Background: In Central America, there has been a marked increase in obesity in the last 30 years. Over this time frame, in Panama, there have been lifestyle changes associated with economic development and urbanization that may have facilitated increases in body weight. The aim of the study is to describe the change in the prevalence of obesity in the country since 1982 and to analyze the association of obesity with gender, place of residence and socioeconomic factors. Methods: We analyzed three nationally representative cross-sectional studies and one sub-national study of Panamanian adults that evaluated anthropometric and socioeconomic variables; ENPA-1982 (n = 11 611), ENV-II 2003 (n = 14 737), ENV-III 2008 (n = 15 484), PREFREC-2010 (n = 3 590). We also evaluated one nationally representative study that evaluated people's perception of their body weight, ENSCAVI-2007 (n = 25 748). Results: In 1982, the prevalence in males of a body mass index (BMI) ≥ 30 kg/m2 was 3.8% (3.3-4.2) and in females 7.6% (6.9-8.2). In 2003, the prevalence in males increased to 14.4% (13.6-15.2) and in females to 21.8% (20.8-22.7). In 2008, the prevalence in males was 16.9% (16.0-17.7) and in females it was 23.8% (22.8-24.7). Nevertheless, in 2007, the national perception of being obese was only 4% among males and 6.7% among females. The highest prevalence of obesity was noted in urban areas. Female gender and higher income were found to be positively associated with obesity. Income level was positively associated with abdominal obesity in men but not in women. Conclusions: There has been a marked increase of obesity in Panama in the last 3 decades. Initiatives to control this problem will have to take into consideration the observed gender difference and the lifestyle changes that have contributed to the rise of this problem. © 2014 Sasson et al.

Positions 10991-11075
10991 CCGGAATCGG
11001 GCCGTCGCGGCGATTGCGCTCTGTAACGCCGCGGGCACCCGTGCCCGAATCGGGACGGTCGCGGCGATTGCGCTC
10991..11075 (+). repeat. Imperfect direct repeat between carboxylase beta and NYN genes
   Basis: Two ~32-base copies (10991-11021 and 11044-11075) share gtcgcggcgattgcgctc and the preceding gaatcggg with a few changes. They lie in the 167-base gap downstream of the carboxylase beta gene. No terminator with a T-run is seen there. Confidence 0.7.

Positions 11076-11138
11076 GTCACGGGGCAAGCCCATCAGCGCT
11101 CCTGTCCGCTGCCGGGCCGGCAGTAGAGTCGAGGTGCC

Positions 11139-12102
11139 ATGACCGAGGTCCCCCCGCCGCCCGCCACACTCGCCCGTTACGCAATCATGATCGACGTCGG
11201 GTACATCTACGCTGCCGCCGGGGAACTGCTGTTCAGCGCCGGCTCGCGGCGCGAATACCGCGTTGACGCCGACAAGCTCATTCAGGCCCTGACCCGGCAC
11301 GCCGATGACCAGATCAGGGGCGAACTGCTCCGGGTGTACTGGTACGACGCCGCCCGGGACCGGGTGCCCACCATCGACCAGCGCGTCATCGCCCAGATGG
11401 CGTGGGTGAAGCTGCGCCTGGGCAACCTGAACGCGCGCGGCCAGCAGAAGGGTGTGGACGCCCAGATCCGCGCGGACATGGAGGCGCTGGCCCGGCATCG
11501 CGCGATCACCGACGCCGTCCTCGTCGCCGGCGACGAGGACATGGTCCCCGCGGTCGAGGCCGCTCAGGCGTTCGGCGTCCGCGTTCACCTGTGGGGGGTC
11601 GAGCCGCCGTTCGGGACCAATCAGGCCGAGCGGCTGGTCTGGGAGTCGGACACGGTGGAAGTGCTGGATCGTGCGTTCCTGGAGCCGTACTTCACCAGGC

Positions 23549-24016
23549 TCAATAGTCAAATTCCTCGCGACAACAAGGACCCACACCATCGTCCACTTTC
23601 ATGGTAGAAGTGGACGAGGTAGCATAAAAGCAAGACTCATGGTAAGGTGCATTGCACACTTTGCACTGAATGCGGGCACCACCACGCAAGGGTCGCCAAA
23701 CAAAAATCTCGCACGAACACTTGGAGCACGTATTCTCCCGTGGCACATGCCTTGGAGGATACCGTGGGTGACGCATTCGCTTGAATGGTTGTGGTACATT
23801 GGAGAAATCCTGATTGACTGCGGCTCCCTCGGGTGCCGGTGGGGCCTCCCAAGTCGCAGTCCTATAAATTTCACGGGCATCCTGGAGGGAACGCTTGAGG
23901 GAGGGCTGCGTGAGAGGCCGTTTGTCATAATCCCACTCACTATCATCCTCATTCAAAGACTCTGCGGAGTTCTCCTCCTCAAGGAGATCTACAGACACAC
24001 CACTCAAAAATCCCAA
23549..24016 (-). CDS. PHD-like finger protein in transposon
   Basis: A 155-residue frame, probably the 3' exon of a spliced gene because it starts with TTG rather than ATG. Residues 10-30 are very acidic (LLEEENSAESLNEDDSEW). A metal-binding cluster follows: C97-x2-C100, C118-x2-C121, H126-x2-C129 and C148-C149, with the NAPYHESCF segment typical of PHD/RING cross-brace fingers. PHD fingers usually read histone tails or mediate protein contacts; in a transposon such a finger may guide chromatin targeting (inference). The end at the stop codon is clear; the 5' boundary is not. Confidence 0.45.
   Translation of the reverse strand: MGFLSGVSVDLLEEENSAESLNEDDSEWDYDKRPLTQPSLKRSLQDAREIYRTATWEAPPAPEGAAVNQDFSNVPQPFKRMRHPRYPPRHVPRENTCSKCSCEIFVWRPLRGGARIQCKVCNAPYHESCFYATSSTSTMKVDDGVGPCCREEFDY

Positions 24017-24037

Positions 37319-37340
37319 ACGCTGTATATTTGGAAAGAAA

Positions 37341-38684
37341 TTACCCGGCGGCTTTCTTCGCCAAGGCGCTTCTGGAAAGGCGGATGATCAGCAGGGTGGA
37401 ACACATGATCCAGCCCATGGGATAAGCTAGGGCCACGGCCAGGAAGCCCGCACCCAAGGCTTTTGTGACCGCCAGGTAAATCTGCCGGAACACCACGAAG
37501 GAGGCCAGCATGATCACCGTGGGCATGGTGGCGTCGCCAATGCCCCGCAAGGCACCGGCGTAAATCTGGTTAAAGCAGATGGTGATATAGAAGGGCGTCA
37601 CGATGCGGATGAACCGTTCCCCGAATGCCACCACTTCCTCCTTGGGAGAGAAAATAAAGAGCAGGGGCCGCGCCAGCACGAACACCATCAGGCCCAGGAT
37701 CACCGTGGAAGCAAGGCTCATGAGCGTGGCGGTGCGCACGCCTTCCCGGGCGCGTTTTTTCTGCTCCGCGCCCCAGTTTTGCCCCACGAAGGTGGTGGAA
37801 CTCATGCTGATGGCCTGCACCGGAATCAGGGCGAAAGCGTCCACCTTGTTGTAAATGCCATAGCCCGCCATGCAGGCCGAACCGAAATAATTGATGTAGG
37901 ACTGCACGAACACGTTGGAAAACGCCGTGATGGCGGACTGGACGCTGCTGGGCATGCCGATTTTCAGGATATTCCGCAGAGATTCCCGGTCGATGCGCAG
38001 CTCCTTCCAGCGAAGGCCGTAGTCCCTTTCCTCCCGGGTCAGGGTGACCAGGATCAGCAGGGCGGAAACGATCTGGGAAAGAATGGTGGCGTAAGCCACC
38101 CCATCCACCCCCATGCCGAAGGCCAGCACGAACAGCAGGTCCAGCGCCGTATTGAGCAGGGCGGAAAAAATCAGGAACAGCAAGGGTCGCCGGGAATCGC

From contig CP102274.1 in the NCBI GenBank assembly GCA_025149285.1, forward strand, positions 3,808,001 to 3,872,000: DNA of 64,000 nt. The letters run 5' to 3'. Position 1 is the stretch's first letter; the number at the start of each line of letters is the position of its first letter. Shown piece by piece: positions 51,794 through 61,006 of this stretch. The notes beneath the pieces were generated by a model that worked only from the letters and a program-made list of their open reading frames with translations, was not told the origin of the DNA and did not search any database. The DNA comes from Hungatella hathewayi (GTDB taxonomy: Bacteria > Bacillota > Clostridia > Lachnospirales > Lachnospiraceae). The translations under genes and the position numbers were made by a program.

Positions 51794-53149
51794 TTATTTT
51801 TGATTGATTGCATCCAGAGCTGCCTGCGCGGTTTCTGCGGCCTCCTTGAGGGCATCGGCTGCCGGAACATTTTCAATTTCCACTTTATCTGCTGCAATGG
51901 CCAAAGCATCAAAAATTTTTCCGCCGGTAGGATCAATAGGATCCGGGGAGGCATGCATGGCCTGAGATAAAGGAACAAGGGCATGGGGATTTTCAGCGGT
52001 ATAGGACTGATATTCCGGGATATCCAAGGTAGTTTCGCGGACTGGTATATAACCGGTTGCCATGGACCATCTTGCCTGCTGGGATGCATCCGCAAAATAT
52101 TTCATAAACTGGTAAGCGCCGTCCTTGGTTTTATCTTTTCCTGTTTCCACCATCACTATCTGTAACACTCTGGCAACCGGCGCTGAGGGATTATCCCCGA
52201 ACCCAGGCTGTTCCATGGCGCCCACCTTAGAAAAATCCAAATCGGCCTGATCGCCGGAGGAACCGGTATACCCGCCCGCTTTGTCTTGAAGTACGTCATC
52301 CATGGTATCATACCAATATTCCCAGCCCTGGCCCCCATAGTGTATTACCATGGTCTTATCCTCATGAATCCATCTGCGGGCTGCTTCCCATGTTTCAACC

Borges A.,Central University of Venezuela |
Borges A.,University of Panamá |
Borges A.,Gorgas Memorial Institute for Health Studies |
Miranda R.J.,Gorgas Memorial Institute for Health Studies |
Pascale J.M.,Gorgas Memorial Institute for Health Studies
Journal of Venomous Animals and Toxins Including Tropical Diseases | Year: 2012